Last night I had an epiphany.
Full transparency, I have, like many others, been having quite a rough time of it during 2020. Medical issues aside, the onslaught of bad news had wiped my ever-present smile completely from my face during a year that began with me having the audacity to post “I have a 2020 vision for success! This is going to be my year!” In the words of the late Little Richard, “Shut up!”
The year started off great. I was happy as a clam to attend the great Capricorn Studios relaunch in Macon in December. That seems like a lifetime ago. Same with the book signing I did here in Spartanburg with my friend Paul T. Riddle in January. Then came Covid-19. At first it seemed like a bad dream, but it was, and is real. Add to that the insanity of the world, the unbelievable racial profiling and outright murder of African Americans. Watching Lovecraft Country last night and seeing the way the black folks were treated by white police in the mid-1950’s really shook me to the core. The reason being, it is still happening, 65 years later. On the HBO series, three African Americans encounter some creepy horror movie monsters, but their encounters with Southern white folks are scarier than any monster.
So the killings, the violent protests that followed, along with the loss of jobs, closing of businesses, closing of movie theaters, an end to live concerts and fan attended sporting events – all of that began to wear me down. Badly. Add to that the loss of so many great entertainers and several close friends, it became a weight I wasn’t sure I could shoulder. Depression. Anxiety. Fear. They all came a calling.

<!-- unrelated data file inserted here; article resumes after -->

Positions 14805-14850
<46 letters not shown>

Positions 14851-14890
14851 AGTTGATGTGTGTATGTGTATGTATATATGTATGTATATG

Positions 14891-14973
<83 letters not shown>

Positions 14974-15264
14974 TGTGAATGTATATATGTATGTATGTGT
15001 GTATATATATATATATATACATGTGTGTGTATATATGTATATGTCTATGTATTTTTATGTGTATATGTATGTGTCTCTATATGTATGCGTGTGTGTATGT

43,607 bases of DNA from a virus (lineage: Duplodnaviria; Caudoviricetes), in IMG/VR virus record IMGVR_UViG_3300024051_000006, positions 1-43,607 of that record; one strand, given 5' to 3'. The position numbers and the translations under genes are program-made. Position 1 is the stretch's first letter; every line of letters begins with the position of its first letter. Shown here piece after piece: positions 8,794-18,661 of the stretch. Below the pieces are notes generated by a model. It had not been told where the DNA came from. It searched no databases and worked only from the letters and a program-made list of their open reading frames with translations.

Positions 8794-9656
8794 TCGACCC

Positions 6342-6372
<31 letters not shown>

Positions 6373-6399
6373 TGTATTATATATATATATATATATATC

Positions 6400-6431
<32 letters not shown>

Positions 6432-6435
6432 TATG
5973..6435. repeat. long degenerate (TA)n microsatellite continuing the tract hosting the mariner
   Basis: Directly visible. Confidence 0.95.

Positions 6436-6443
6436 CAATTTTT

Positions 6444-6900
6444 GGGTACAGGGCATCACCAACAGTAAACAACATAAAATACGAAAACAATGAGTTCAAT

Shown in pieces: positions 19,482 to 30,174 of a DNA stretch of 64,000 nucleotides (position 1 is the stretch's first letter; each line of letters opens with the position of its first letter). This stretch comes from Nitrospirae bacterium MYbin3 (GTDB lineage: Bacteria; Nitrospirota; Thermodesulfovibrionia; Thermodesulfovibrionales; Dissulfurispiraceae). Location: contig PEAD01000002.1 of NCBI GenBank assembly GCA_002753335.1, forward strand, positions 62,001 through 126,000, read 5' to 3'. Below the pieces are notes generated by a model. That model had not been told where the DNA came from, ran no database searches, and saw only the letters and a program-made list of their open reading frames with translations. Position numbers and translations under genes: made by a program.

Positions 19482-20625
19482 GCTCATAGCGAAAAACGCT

After my friend Joe Greene died a couple of weeks ago out of the blue, I started obsessing about my own mortality. I was lying awake at night worrying about death. Yes, I was raised a Christian, and yes, I believe. Still, there was an innate fear that worked its way into my mind every night.
Last night I had a dream. I was talking to my parents, both of whom have been dead for many years, just sitting and talking, and in the dream, I told them that I was full of fear, dread and anxiety, but that I had somehow experienced an epiphany. The fear had washed away and I had come to realize that 63 is by no means a death sentence. Neither are health issues. We all have to die, but there’s absolutely no reason to fear death.
I came to the conclusion that I want to be more like my friend the late Charlie Daniels. Charlie stood up for what he believed in. He did everything in his power to help those in need, and he did his best to spread love and to share his faith to anyone who would listen. Charlie set quite a shining example of a life well lived.
For the rest of my life, whether I live to be 100 or if I burn out like a light bulb tonight, I am going to live every day as if it’s my last. I am going to practice love, more than ever before. I am going to strive to be slower to anger. I’m going to mind my own business. I am going to do better at practicing tolerance for human beings of different races, creeds, religions, political affiliations, or sexual orientation. I am going to walk five days a week. I am going to write every day. I am going to play guitar four days a week. I am going to get out of the house more, socially distance, with a mask, but I getting out of the Buffalo Hut. I am going to call friends. E-mail and texting just isn’t the same. I am going to hand write more letters and read even more books. I am going to strive to be more Christ-like, and be the best man I possibly can. Just like Charlie.
-Michael Buffalo Smith
August 26, 2020